The extraordinary diversity of Brassica oleracea

argylesock says… Brassicas are superb crops. Here in Britain we can harvest at least one kind of brassica every day of the year. My ‘Crop of the Month’ series has covered the Brussels sprout already and I find that next month, I’ll be spoiled for choice. I might write about purple sprouting broccoli, savoy cabbage, winter cauliflower…

[Edit] My fellow blogger Theresa Green at Everyday Nature Trails tells us of the beauty and wonder of wild cabbage.

The Botanist in the Kitchen

Jeanne turns her frustration with caterpillars in her garden into an exploration of the botany behind an extraordinary species:  Brassica oleracea.

White cabbage butterflies (Lepidoptera: Pieris rapae) decimated the fall kale crop in our garden.  To be fair, the abundant green caterpillars did not consume the entire blade of every leaf.  The remaining nibbled leaves, however, in my husband’s view, no longer resembled food so much as a caterpillar farm that would be tedious to turn into food.  He ripped out the caterpillar farm, threw it on the compost bin, and replaced it with lettuce.  Unlike kale, which is in the mustard family (Brassicaceae), lettuce is in the sunflower family (Asteraceae) and is therefore not even remotely attractive to white cabbage butterflies.

I was tempted to save the hole-riddled leaves from their compost fate, in part because I know that the munching of the caterpillars actually increased the foliar…

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About argylesock

I wrote a PhD about veterinary parasitology so that's the starting point for this blog. But I'm now branching out into other areas of biology and into popular science writing. I'll write here about science that happens in landscapes, particularly farmland, and about science involving interspecific interactions. Datasets and statistics get my attention. Exactly where this blog will lead? That's a journey that I'm on and I hope you'll come with me.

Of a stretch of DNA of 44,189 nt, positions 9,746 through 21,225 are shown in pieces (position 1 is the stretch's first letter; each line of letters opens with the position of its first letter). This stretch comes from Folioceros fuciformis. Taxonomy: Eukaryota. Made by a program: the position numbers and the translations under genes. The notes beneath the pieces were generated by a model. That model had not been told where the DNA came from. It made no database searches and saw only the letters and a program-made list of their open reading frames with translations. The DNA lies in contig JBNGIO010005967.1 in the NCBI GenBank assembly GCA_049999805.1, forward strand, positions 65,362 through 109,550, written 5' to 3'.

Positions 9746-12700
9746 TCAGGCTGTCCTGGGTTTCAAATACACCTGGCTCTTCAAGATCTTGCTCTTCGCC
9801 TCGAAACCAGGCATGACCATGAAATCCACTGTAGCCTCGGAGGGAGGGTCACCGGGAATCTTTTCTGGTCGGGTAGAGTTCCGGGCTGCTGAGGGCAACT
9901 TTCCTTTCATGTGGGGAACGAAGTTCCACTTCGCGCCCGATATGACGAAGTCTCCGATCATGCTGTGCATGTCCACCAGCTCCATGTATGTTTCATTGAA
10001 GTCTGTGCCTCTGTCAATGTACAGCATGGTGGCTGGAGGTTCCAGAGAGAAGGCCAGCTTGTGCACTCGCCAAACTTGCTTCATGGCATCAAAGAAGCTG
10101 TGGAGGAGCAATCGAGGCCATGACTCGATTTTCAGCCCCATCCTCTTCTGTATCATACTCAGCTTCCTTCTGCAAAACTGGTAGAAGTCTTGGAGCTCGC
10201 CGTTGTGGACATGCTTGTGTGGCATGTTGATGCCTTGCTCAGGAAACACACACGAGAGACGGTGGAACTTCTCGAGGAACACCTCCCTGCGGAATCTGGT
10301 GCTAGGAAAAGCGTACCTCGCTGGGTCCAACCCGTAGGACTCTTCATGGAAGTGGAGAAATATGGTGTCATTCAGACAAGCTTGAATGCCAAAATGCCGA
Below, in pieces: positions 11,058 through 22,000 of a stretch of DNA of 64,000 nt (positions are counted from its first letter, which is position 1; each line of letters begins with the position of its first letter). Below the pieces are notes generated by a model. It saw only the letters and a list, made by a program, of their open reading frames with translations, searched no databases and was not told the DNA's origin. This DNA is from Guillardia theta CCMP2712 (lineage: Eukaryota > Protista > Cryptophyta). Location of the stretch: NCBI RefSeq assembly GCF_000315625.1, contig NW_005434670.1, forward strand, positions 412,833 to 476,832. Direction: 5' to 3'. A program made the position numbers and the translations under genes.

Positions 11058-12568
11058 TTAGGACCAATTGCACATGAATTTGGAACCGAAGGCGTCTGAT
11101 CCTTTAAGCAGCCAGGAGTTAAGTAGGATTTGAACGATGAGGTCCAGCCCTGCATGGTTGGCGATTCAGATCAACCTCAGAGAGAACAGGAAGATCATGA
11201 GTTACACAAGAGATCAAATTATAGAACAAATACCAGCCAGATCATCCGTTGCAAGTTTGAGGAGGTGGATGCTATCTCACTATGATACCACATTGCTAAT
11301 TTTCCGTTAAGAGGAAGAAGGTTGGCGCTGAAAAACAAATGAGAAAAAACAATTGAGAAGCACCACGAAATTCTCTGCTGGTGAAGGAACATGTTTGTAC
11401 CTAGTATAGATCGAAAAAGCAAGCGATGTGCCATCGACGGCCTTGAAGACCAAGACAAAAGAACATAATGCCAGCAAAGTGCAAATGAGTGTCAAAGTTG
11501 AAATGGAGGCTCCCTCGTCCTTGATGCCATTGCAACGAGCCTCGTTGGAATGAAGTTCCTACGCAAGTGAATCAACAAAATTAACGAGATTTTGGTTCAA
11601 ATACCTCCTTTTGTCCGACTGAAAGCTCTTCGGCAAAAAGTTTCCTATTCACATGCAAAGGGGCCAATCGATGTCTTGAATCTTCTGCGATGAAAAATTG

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3 Responses to The extraordinary diversity of Brassica oleracea

  1. EqFe says:

    Popular, tasty and nutritious, and a thorn in my side when if comes to crop rotation. The nightshade and brassica families are so popular with my family, that it would be easy to have 40% of my garden planted to the former and 30% to the latter, which makes a four year rotation for disease prevention quite hard.
    On the other hand, I’ve never grown sprouting broccioli or winter cauliflower.

    • argylesock says:

      How frustrating. So what do you do with your rotation? Considering that you move plots each year (if I understand correctly) I’m surprised that you do rotation at all.

      • EqFe says:

        It’s not that I necessarily move plots each year, it’s more that the water is turned off Nov 1 and it’s plowed over in the end of March and we have growing season leases. Early Feb I get to renew my lease of my initial four 500 square foot plots, and then a few weeks later can rent a few more if they are available. I have to rotatate with my core plots, and fifure out what was grown in the other plots that I’m renting.

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